Monday, January 12, 2009

Patience: a virtue?

So they say. And Creamer and Todd and seemingly every mentor this band has preaches patience like the gospel. Yes, patience is important, particularly when you're chasing a dream that often requires more luck than talent (unfortunately). Waiting for that luck to kick in takes all the patience a band has.

Now, I know that this record is going to be good. We all know that. We waited long enough to do it, so they songs are primed and ready to go. We also know that it takes work and time in the studio in order to make it as good as it deserves to be. Patience, not rushing.

I can have this patience when I need to (for example, booking this tour, you absolutely must have patience since returns on your emails on one response for every 25 sent out). However, I'm not built like that. I like to work hard and fast and soon see the results of my labor -- that's the journalist in me. But also, if you're really putting everything you have into your dream, shouldn't you be putting it all in ALL THE TIME? Nothing wrong with hard, constant, consistent work.

This is why it bothers me to some extent that Creamer told me I need to remove the word "rush" from my vocabulary (oddly enough, I hadn't used the word when he said that). He has a different, albeit effective, way of working than yours truly. He is an old pro, and knows when to push hard and when to lay back and watch the returns roll in. I recognize that, and yet I like to really strike while the iron is hot, or rather do everything I can to put myself and the band in a position to succeed at all times. Is it really wrong that we have these two divergent styles? I don't think so.

Back to the record: Yesterday I wrote that perhaps we'd have to make some decisions sooner rather than later. The band seems to agree. Todd seems to disagree, however he hasn't been concrete on a backup plan. I suppose a lot of this will be worked out soon, when we discuss scheduling with Dave. We know we need at least one more day of studio time for instrument overdubs (piano, organ, etc) and of course, the vocal overdubs. Maybe we will have an extra day of guitar overdubs, too. It all goes by the budget.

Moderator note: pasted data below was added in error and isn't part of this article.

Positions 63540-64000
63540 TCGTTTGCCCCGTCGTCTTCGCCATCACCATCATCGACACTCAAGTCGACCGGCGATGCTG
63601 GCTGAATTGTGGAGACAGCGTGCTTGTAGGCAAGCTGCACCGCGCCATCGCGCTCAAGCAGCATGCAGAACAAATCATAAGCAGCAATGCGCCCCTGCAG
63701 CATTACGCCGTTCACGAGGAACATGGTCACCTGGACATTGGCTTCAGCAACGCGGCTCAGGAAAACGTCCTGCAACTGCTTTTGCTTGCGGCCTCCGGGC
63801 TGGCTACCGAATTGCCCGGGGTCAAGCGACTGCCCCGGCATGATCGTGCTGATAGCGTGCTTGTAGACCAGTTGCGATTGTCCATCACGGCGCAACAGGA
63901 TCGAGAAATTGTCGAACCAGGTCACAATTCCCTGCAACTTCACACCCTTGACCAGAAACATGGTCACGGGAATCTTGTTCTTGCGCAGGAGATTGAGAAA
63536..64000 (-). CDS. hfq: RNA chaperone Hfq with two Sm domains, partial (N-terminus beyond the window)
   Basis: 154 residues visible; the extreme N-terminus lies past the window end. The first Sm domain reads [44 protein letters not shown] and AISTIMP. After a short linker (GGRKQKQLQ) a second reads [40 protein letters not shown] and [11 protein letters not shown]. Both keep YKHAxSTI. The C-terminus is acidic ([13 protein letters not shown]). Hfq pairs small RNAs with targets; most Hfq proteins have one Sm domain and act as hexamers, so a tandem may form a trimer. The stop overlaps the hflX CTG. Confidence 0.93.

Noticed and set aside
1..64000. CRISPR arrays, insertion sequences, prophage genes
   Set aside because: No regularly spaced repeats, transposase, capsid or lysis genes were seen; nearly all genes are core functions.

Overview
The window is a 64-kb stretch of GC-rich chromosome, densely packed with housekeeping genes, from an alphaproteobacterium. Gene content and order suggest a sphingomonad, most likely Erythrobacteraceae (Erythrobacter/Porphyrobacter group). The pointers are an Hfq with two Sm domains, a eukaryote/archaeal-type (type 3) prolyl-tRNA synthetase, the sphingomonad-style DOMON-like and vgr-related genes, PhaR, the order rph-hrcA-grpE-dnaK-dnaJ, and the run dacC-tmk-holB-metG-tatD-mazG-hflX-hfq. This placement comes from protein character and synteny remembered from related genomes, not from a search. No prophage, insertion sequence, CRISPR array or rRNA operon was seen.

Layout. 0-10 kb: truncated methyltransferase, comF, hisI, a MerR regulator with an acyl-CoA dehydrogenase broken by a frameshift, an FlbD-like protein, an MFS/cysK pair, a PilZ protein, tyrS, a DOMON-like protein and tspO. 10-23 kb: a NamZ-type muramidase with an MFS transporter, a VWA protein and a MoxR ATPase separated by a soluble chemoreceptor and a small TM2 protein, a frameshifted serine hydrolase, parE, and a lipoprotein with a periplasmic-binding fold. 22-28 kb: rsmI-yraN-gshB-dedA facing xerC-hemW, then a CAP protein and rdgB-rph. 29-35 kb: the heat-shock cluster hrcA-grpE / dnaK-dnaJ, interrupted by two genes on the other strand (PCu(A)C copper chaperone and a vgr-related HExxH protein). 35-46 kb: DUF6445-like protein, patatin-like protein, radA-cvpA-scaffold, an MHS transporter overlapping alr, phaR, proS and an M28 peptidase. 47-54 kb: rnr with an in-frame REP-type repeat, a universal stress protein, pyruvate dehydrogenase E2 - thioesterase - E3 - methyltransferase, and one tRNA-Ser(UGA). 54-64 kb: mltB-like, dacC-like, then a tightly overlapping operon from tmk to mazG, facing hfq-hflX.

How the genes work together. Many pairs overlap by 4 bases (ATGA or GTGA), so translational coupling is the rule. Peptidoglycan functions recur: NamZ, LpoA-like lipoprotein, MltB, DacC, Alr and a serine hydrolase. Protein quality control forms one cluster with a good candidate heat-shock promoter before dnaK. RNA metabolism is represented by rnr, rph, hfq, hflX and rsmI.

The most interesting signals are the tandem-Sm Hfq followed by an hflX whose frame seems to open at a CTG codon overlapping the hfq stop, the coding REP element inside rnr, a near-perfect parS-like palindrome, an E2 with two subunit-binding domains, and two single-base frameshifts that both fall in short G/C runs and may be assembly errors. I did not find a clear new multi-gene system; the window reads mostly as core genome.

But we're rushed by the premise of having this record in time to depart for touring on March 6 (having copies is something we may have to forfeit, as we don't want to be so shortsighted that we don't give the recording process its due diligence). We're rushed by budget restrictions, Dave's limited time, etc. So what's wrong with working quickly and well?

Todd says that we may have to give up on the idea that the record will be done and available in time for the tour. I think that's the opposite of rushing, that's quitting. Who's to say so early that we can't accomplish both? We have A LOT of time left, including 2-3 weeks between finishing vocals and mixing (though if we do need to do extra recording days, it's tough to book the necessary time).

This is what I'm saying: I don't think I'm rushing these decisions, though I do think it's good to keep tabs on them so they don't sneak up on us. I think I'm trying to get us to go at a comfortable and responsible pace, while still getting what we want and need from this record. Maybe that's asking too much. Maybe I'm too new to this to know how it truly works. We shall see.

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